Firearms: Firearms entry restrictions may exist for visitors to and foreign residents of the British Virgin Islands. Please contact the BVI Immigration Department before you travel.
Faith-Based Travelers: See the following webpages for details:
LGBTI Travelers: There are no legal restrictions on same-sex sexual relations or the organization of LGBTI events in the British Virgin Islands.
See our LGBTI Travel Information page and section 6 of our Human Rights report for further details.
Travelers Who Require Accessibility Assistance: Access to buildings, pedestrian paths and transportation is extremely difficult for persons with mobility issues. Sidewalks (if they exist) are very uneven and will only occasionally have ramps at intersections. Pedestrian crossings are also very infrequent and can be poorly marked. Buses and taxis do not have special accommodations.
Students: See our Students Abroad page and FBI travel tips.
Women Travelers: See our travel tips for Women Travelers.
We do not pay medical bills. Be aware that U.S. Medicare and Medicaid programs do not apply overseas. Doctors and hospitals will expect immediate cash payment for health services.
Medical facilities in the British Virgin Islands do not meet U.S. standards. There is no hyperbaric chamber in the BVI.
A volunteer organization, Virgin Islands Search and Rescue (VISAR), responds 24-hours to medical emergencies at sea or on the outer islands. VISAR transports casualties to the nearest point for transfer to ambulance. Reach VISAR at SOS (767) or call on Marine Channel 16.
Medical Insurance: Make sure your health insurance plan provides coverage overseas. See our webpage for more information on insurance providers for overseas coverage.
We strongly recommend supplemental insurance to cover medical evacuation.
If traveling with prescription medication, check with the government of the British Virgin Islands to ensure the medication is legal in the British Virgin Islands. Always carry your prescription medication in original packaging with your doctor’s prescription.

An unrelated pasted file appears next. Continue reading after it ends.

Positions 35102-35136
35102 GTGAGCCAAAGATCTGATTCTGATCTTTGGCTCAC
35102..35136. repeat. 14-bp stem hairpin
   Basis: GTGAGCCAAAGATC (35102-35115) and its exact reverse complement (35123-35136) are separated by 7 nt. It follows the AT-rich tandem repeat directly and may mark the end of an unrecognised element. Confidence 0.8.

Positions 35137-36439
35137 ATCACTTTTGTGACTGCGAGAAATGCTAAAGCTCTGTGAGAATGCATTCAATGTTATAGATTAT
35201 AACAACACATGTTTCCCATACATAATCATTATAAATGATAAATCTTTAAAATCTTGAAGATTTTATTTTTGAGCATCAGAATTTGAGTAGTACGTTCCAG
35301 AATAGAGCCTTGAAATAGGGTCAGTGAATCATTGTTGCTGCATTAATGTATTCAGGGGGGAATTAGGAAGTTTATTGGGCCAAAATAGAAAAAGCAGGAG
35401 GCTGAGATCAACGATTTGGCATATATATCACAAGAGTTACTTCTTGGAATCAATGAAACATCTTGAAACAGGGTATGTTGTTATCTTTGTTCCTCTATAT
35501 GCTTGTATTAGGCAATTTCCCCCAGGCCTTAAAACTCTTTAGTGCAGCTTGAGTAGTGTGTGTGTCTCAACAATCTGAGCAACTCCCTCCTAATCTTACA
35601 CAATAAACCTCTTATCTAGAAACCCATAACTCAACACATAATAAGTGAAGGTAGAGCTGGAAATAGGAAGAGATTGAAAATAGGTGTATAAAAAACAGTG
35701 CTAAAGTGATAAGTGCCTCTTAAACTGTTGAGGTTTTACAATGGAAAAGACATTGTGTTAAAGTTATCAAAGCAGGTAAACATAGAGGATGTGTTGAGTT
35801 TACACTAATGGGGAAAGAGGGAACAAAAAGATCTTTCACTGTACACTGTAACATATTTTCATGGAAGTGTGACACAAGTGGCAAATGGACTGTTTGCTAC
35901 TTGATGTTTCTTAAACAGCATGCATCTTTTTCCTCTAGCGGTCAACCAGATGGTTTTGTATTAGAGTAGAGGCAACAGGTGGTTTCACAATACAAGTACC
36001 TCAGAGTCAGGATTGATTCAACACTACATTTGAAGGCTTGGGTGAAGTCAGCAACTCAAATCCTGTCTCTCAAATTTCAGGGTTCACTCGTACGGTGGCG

The British Virgin Islands have reported past or current transmission of the following diseases:
Vaccinations: Be up-to-date on all vaccinations recommended by the U.S. Centers for Disease Control and Prevention.
Further health information:
Road Conditions and Safety: Road signs are limited and drivers often fail to yield to pedestrians, even at painted crosswalks.
Speeding and reckless driving are fairly common. Drivers can encounter nighttime drag racing on main thoroughfares and livestock on roads both day and night. Roads in Tortola's interior can be steep and extremely slippery when wet. Travelers planning to drive across the island should consider requesting four-wheel drive vehicles and should ensure that tires and brakes are in good operating condition on any rental vehicle.
Traffic Laws: Driving is on the left-hand side of the road. Seatbelts are required by law and cell phone use while driving is prohibited.
Public Transportation: Public transportation consists of mini-buses and taxis.
See our Road Safety page for more information. Visit the website of the country’s national tourist office for road safety.
Aviation Safety Oversight: The U.S. Federal Aviation Administration (FAA) assesses whether local civil aviation authorities are in compliance with International Civil Aviation Organization (ICAO) aviation safety standards for oversight of air carrier operations. Further information may be found on the FAA’s safety assessment page.
Maritime Travel: Mariners planning travel to the British Virgin Islands should also check for U.S. maritime advisories and alerts. . Information may also be posted to the U.S. Coast Guard homeport website, and the NGA broadcast warnings.